Categories :

What if there was a social network for people who hate social networks?

Imagine there was a social media and social network site for people who hate it.

You would open up your laptop, with a big smile on your face, and click on the social network’s homepage. You’d then log on, create a profile, upload a picture, put in your favourite movies, bands and favourite quotes, update your status and then when you’re done, nothing would happen. You’d click ‘approve’, but the coding for the site would be designed in a way that all the work you did making your profile would be instantly voided and all the data you entered and pictures you uploaded would be scrambled and deleted the second you clicked it. However, you’d still have a profile.

You’d be given an arbitrary name, say, ‘Earth person ID#4,899,762,121’, and then absolutely no one on the planet would be able to see that it’s you, see any of your details or even see your name. And you wouldn’t be able to communicate with anyone else on it either.

You could try to click on a random profile, say, ‘Earth person ID#4,876,762,113’ (the profile names would be based on estimated birth order of all the people currently alive on Earth, so if you guessed around your number, it would be someone around your age – your chances of it being a friend of yours would increase from 1 in 7 billion to, you know, to about 1 in a hundred thousand or something). This would be Earth Person ID#4,876,762,113’s (and everyone else’s) profile pic:

You could try your luck and contact this person, but you’d have no idea who it was, and even then it wouldn’t matter because when you tried clicking on ‘Send Earth Person ID#4,876,762,113 a Message’ an error message would show up that said ‘SORRY – That doesn’t work. Goodbye.’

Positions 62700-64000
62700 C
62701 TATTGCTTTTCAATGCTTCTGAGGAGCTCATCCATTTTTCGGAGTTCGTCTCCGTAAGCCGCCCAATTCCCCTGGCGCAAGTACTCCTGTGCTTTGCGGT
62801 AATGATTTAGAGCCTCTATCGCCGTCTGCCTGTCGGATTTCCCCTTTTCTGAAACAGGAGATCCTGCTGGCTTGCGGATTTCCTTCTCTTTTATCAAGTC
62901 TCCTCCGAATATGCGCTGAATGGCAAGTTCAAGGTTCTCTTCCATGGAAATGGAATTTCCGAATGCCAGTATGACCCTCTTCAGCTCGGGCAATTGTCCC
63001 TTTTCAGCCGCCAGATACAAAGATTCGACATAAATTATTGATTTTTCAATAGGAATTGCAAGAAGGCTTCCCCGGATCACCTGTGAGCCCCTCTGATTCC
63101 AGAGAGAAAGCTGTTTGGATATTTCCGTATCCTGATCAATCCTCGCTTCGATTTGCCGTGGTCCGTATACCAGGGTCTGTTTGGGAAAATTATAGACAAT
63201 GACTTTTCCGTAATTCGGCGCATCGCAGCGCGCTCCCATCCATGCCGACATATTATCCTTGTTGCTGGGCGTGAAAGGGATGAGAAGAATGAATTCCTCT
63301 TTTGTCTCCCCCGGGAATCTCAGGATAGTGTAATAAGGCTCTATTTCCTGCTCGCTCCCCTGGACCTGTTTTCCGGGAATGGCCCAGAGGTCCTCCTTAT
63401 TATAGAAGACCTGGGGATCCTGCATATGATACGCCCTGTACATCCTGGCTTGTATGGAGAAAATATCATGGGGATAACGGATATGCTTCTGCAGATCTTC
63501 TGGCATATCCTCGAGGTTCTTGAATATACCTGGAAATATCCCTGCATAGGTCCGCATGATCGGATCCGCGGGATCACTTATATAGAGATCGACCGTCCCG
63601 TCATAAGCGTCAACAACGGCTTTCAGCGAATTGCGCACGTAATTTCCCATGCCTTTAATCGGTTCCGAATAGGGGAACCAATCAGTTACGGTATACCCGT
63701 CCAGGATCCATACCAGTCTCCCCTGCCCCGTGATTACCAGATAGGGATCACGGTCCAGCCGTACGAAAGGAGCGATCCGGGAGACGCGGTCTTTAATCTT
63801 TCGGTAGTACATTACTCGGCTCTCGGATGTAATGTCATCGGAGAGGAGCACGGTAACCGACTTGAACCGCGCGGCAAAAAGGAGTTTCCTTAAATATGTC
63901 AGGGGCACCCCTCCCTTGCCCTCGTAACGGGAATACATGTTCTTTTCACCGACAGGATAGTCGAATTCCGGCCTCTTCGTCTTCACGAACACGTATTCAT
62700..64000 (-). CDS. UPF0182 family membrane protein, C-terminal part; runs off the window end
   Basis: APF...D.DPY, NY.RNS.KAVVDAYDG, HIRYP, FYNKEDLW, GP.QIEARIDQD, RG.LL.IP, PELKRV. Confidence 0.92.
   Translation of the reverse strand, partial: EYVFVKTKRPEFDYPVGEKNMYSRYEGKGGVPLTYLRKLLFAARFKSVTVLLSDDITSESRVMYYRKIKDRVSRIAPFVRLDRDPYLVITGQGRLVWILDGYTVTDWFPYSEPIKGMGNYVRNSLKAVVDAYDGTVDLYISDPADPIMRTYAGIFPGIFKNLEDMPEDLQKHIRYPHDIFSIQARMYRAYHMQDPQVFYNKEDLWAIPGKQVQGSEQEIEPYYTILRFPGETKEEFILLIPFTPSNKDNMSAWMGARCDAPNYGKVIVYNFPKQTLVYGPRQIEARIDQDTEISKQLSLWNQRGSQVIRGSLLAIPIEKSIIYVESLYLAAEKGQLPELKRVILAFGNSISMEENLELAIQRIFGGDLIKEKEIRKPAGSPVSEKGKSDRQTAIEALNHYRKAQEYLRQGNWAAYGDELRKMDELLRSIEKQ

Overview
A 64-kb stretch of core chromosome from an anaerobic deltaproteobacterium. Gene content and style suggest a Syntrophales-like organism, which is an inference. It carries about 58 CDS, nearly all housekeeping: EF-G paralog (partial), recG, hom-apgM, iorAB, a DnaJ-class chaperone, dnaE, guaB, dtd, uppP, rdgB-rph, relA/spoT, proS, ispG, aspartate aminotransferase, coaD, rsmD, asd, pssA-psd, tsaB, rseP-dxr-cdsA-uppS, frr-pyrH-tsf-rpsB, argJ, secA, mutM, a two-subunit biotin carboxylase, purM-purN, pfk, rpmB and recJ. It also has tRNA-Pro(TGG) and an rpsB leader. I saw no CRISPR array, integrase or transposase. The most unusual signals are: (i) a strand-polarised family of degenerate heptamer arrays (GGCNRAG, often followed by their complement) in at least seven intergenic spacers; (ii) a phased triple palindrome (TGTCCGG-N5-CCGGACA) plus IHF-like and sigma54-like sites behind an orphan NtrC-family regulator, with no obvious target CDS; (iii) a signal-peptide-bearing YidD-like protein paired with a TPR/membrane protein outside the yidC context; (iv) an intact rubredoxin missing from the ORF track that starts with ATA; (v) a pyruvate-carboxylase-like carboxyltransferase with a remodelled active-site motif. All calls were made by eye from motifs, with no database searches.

It could be called Noname Book or Nofacespace. And when people asked you, ‘Hey dude, are you on Nofacespace?’ You could reply, ‘Sure am!’ Then they’d say, ‘Cool, me too. So I won’t see ya there.’ And you could say back, ‘Sounds good.’

But then, I guess, what would be the point of the whole thing?


Now that most people have at least a Facebook, as well as a number of other social media profiles, and ‘having a Facebook’ is just like having a phone, or a home address, is it possible to be successful without embracing Social Media? Is there a correlation between how many outlets you use and are good at and ‘Career success’?

When everything in print media started going online, there were journalists who complained about having to adapt to the new ways things were being done. They didn’t like change as well as new technology. What some of them heard back was a quote made famous by former US Military General Eric Shinseki: ‘If you dislike change, you’re going to dislike irrelevance even more.’

Is that kind of what will happen to people who dislike Social Media?

My friend Matt deleted his Facebook account in about January or February 2014. And a few months later, I was at home, on a 2-hour lunch break (from a job I detested), and I spent 40 minutes of that precious time looking at Facebook photos of a guy I used to know (his name’s Will), who I hadn’t spoken to in years but who always had cool photos of his travels. I felt like an asshole. Why wouldn’t I just write to him, or maybe even try calling him, instead of creeping on his photos? I deleted my account right then and there. I have a twitter account but I use it mostly for contacting overseas friends whose email I don’t have. I haven’t opened my Instagram account in a couple years. I do use Whatsapp though, which kind of still counts as social networking. And I do have a twitter account for this site, but click on it, you’ll see it’s about as entertaining, colourful and interactive as a plastic bag that’s been tossed into a puddle of muddy water.

What about its effect on your social life? I have two or three friends I consider brothers. And seven or eight others who are like family, who I’d do anything for. But one of the things I love most is being down the beach with my dog Chunky. And maybe it’s the result of growing up an only child (Pretty much – I only lived with my brother from the ages of 6-9), but I love my time alone. I’ll take watching sports, reading a book or being at the beach over going out, every time. So if I’m not that social in person, why would I need a social media account?

Although having an aversion to social media may make you less employable in certain industries, if you don’t like it, the amount of time saved on trying to get better at it is well worth it. As long as the time saved from not being on Facebook is used for something more enjoyable, more productive, more tangible or more authentic.

Leave a Reply

Your email address will not be published. Required fields are marked *